See also

Notes

  1. ^ Tangenes, Gisle, "The view from mt Zapffe". Philosophy Now. 
  2. ^ Zapffe remarked that children are brought into the world without consent or forethought:
    In accordance with my conception of life, I have chosen not to bring children into the world. A coin is examined, and only after careful deliberation, given to a beggar, whereas a child is flung out into the cosmic brutality without hesitation. (To Be a Human Being (1989–90); the philosopher Peter Wessel Zapffe in his 90th year (1990 documentary, Tromsø Norway: Original Film AS)).
  3. ^ a b c d Zapffe, Peter Wessel, "The Last Messiah". Philosophy Now. Retrieved April 2, 2008. 

External links

  • Quotations related to Peter Wessel Zapffe at Wikiquote
  • Peter Wessel Zapffes fotografier til Nasjonalbiblioteket
  • "Philosopher of tragedy" by Thomas Hylland Eriksen
  • "The View from Mount Zapffe" by Gisle Tangenes
  • University of Oslo
  • University of the Arctic
  • Family genealogy
This article was sourced from Creative Commons Attribution-ShareAlike License; additional terms may apply. World Heritage Encyclopedia content is assembled from numerous content providers, Open Access Publishing, and in compliance with The Fair Access to Science and Technology Research Act (FASTR), Wikimedia Foundation, Inc., Public Library of Science, The Encyclopedia of Life, Open Book Publishers (OBP), PubMed, U.S. National Library of Medicine, National Center for Biotechnology Information, U.S. National Library of Medicine, National Institutes of Health (NIH), U.S. Department of Health & Human Services, and USA.gov, which sources content from all federal, state, local, tribal, and territorial government publication portals (.gov, .mil, .edu). Funding for USA.gov and content contributors is made possible from the U.S. Congress, E-Government Act of 2002.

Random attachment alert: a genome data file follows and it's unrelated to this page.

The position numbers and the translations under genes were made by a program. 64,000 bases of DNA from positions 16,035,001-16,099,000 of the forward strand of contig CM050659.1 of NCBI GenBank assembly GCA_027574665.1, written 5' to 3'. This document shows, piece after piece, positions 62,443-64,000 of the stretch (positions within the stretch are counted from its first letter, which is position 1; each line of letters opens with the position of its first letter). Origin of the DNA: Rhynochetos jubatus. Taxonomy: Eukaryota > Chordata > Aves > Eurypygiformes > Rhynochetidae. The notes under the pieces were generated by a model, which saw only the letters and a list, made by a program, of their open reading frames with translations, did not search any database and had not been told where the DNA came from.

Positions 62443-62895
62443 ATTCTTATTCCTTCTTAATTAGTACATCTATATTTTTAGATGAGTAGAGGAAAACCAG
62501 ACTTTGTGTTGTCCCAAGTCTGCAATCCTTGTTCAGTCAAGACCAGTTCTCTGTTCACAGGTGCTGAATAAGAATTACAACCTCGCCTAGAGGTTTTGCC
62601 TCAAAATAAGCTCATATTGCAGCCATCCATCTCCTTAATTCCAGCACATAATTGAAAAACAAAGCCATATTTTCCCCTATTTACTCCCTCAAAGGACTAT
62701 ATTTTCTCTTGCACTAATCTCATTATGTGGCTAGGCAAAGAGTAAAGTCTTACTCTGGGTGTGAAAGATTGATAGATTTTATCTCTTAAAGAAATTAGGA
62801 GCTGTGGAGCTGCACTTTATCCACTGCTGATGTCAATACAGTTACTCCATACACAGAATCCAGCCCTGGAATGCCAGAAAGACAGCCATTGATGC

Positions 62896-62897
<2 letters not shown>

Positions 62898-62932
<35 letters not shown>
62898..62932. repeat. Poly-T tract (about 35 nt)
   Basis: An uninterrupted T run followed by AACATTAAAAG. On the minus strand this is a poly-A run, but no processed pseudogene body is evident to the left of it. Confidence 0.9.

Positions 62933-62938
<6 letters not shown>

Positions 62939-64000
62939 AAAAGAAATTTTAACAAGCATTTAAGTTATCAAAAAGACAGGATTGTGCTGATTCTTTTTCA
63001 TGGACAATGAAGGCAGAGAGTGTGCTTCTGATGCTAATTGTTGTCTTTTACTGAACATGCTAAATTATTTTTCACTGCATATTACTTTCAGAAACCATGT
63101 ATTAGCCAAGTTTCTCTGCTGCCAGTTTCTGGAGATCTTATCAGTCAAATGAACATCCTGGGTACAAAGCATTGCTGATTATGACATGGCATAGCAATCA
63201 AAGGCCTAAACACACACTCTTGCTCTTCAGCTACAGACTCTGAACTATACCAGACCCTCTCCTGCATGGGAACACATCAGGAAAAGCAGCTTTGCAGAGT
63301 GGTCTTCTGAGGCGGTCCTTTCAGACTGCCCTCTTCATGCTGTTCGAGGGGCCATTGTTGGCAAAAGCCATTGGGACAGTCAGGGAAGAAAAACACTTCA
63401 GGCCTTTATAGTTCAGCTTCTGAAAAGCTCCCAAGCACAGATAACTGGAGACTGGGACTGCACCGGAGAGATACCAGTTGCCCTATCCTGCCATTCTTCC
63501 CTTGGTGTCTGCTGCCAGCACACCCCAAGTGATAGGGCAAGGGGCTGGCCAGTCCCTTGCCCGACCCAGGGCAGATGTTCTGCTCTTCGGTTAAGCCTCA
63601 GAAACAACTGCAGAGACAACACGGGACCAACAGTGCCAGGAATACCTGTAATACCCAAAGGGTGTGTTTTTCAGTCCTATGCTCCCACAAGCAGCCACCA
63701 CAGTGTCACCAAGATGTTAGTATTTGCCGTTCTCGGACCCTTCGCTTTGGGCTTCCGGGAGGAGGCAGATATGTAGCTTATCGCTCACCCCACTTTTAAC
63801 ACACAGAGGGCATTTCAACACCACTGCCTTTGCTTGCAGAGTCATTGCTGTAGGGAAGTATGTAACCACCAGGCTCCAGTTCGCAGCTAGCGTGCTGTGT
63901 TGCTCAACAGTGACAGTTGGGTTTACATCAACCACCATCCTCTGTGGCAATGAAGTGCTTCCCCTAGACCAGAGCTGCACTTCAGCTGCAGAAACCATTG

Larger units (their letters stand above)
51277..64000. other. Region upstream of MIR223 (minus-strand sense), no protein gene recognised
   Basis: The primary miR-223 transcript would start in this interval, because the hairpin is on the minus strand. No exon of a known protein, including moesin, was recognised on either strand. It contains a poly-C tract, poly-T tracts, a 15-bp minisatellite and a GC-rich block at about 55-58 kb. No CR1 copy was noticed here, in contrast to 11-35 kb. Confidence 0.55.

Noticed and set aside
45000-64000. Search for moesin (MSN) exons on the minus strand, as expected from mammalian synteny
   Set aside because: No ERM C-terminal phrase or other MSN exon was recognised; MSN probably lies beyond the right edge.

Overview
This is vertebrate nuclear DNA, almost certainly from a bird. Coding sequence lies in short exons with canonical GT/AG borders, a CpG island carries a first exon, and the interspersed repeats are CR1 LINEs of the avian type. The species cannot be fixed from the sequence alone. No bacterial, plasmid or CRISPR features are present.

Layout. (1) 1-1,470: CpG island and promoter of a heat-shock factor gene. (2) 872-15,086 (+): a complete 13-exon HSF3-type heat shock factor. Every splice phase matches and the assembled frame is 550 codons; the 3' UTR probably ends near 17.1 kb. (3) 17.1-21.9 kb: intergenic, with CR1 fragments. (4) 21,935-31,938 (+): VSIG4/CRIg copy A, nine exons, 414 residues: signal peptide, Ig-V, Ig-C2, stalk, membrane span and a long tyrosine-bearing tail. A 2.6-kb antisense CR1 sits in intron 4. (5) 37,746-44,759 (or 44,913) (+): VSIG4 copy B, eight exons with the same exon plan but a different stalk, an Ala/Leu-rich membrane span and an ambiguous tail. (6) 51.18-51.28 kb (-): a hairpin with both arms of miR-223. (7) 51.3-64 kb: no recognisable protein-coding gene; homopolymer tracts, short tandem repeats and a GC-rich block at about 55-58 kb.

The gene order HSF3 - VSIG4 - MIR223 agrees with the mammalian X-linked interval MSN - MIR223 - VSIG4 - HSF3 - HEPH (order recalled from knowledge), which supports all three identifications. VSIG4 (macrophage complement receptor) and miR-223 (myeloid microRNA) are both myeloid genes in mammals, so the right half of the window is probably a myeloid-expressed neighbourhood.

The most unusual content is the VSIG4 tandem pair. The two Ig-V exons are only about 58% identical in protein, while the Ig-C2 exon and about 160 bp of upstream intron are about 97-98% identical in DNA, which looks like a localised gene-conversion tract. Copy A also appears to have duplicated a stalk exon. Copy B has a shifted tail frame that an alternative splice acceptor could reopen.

Crowd sourced content that is contributed to World Heritage Encyclopedia is peer reviewed and edited by our editorial staff to ensure quality scholarly research articles.
 
By using this site, you agree to the Terms of Use and Privacy Policy. World Heritage Encyclopedia™ is a registered trademark of the World Public Library Association, a non-profit organization.
 


Copyright © World Library Foundation. All rights reserved. eBooks from Project Gutenberg are sponsored by the World Library Foundation,
a 501c(4) Member's Support Non-Profit Organization, and is NOT affiliated with any governmental agency or department.